Of course, some will say: well, if you don’t pass, you’ll be a victim of transphobia; only trans women who look like cisgender women are able to avoid transphobia. Sure, that’s true. But there is ‘everyday’ transphobia — people looking at you, whispering behind your back, pointing you out in a crowd, laughing at you and catcalling and so forth — and there is ‘serious’ transphobia (getting fired, getting physically hurt, being refused access to health care, and so forth). While the latter is something to be taken quite serious, the former cases are… annoying, at worst. But why should you care? Why should others laughing at you affect you? In fact, you can even be glad that you’re making others happy 🙂

A lot of crossdressing guides tend to tell beginners to look and act with confidence, and things will be much easier that way. I would certainly underline those passages and try to remember them all the time. The shop assistant who cannot repress the laughter quickly enough will be the one regretting when you tell her that if she doesn’t stop laughing, you’ll just shop someplace else. And that’s pretty much true for every kind of interaction you’ll have.

Soooo after that day, I just do my routine and look at the mirror to see if I’m merely dressing ‘correctly’ — in the sense that you’re not wearing a cocktail dress to a casual shopping spree, or that you’re dressing your age, and making sure that no undergarments are showing, or that your cleavage is not overwhelming, or that the wig is put on correctly. That’s all that really matters — so that you can go out in public and think: ‘I may be just a guy in a dress, but at least I dress correctly‘. And at the end of the day, that’s what matters.

Good-bye worries!

Once I started thinking that way, there was a subtle change in my experience in going out as a woman. Previously I have to admit that I would be pumped up by adrenaline and shaking with excitement — but also with fear. Fear of being recognised; fear of being ‘read’ (which I invariably was); fear of being made a laughingstock in public. There was so much fear and anxiety that even the adrenaline didn’t really kick in to make me enjoy the experience. And recently I was able to observe that in a few of my friends. By contrast, those who have overcome the constant fear and anxiety seem to enjoy themselves so much more when going out in public.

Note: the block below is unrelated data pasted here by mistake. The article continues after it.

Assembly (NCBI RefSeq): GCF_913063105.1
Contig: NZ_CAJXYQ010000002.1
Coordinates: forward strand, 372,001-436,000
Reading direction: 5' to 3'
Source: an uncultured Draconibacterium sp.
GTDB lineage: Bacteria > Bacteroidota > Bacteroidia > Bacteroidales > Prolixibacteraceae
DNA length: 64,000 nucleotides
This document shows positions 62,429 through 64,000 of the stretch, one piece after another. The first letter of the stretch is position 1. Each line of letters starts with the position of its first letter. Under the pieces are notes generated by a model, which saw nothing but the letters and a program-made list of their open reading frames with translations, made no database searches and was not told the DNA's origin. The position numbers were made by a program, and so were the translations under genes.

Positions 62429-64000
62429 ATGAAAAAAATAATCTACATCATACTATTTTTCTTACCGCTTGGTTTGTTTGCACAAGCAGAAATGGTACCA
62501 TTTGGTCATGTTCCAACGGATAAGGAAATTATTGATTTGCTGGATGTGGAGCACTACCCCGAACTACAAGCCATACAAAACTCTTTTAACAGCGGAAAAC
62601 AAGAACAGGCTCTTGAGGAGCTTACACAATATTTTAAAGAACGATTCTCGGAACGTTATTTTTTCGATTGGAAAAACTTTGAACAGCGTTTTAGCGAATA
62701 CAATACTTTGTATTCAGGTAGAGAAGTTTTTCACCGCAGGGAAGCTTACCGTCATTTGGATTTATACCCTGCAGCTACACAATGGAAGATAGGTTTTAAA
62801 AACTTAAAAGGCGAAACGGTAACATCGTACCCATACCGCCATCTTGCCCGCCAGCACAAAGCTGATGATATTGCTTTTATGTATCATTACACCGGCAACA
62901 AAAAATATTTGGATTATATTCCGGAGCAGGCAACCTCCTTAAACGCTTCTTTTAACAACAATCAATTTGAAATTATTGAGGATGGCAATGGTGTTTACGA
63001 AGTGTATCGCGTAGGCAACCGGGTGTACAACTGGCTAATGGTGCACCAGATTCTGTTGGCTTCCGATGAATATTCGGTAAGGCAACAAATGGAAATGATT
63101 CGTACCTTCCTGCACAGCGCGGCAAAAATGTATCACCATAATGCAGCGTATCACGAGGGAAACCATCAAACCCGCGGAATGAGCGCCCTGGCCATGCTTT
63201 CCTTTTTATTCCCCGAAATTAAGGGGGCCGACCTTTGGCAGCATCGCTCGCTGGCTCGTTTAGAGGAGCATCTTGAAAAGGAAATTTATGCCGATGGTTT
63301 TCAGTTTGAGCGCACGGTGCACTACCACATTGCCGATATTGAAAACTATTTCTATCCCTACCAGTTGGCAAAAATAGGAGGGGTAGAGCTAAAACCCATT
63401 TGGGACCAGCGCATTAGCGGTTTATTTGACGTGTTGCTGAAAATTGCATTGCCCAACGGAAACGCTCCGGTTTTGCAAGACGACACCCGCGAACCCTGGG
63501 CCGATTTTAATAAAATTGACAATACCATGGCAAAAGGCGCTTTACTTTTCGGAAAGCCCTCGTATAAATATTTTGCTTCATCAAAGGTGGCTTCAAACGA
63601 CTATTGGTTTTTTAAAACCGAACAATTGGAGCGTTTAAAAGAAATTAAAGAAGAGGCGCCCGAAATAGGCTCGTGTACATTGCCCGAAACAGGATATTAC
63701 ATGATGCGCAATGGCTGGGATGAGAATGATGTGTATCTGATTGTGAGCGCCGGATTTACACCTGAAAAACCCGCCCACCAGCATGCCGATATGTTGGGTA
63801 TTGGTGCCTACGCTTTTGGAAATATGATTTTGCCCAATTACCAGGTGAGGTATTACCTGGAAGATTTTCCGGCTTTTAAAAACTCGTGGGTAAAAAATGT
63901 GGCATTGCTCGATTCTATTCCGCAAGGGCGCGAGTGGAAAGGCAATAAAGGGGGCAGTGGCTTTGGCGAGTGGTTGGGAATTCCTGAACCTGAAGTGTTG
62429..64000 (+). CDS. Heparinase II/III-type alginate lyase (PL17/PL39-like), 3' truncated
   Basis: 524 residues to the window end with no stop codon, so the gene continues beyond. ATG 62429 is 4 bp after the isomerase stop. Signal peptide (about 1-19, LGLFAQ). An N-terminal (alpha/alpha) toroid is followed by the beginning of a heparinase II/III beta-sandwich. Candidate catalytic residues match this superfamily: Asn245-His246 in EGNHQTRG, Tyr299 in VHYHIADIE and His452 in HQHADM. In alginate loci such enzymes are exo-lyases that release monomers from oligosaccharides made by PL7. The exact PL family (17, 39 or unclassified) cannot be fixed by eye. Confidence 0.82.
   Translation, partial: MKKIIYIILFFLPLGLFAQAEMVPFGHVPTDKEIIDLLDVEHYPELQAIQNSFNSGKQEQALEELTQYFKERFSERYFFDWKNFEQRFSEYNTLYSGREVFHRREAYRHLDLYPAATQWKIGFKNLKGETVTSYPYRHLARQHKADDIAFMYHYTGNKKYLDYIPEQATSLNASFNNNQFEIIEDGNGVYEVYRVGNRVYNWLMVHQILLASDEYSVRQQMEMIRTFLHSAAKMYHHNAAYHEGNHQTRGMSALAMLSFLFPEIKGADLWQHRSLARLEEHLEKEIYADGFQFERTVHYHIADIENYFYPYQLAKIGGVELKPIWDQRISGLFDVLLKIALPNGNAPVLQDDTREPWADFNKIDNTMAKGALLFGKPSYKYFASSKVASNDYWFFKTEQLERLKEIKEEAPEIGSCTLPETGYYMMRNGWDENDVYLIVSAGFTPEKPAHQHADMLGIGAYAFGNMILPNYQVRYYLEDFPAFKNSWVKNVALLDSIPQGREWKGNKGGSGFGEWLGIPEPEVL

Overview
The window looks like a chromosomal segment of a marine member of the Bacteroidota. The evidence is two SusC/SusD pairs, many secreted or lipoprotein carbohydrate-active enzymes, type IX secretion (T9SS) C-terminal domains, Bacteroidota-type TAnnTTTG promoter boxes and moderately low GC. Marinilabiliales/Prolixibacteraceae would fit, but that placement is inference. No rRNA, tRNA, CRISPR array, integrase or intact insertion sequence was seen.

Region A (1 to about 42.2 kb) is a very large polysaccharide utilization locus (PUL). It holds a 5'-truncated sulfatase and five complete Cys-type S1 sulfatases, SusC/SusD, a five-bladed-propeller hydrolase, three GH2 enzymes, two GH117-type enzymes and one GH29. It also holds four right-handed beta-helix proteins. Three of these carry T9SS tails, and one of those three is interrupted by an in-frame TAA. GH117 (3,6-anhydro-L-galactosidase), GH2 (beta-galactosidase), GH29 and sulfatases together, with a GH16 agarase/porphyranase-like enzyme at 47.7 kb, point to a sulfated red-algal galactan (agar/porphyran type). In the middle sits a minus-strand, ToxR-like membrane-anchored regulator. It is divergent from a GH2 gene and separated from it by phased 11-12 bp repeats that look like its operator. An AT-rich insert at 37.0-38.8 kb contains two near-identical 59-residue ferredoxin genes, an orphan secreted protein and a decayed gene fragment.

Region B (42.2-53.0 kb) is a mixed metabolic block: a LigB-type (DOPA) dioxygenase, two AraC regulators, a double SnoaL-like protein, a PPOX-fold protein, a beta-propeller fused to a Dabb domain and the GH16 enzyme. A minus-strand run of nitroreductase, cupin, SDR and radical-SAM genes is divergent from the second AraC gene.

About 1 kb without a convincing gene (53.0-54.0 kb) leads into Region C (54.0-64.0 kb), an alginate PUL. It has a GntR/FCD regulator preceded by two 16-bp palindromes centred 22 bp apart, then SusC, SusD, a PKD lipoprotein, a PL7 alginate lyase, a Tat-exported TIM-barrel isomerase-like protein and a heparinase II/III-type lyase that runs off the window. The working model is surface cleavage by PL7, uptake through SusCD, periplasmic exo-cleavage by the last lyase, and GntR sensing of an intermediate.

And the latter are right! Isn’t the point of going out having fun? That’s what matters, after all! As long as you keep worrying about being ‘read’ (and consequently being laughed at, or actively becoming a victim of transphobia), you’re not really enjoying yourself at all. And what’s the point of going all the trouble to present yourself as a person of the gender you identify with if that experience is stressful and not enjoyable at all?

You might say that it’s different for transexuals than for crossdressers; after all, during and after transition, transexuals will have no choice but to live their lives as the gender they identify with, and they have to minimise the risks of becoming victims of transphobia. That’s definitely true, but… how is becoming overanxious about how one presents oneself a solution to the problem?

An old Buddhist saying goes like this:

If you can fix what ails you, why do you worry?

If you cannot fix it, why do you worry?

The point being that worrying is hardly a ‘positive’ experience, in the sense that it will not make you a happy person just because you worry all the time!

I’m not saying that you should be reckless and take unnecessary risks! By no means! What I’m saying is that the actual act of constantly worrying about everything you do when presenting yourself as the gender you identify with will not make that experience enjoyable, and it won’t lead to happiness.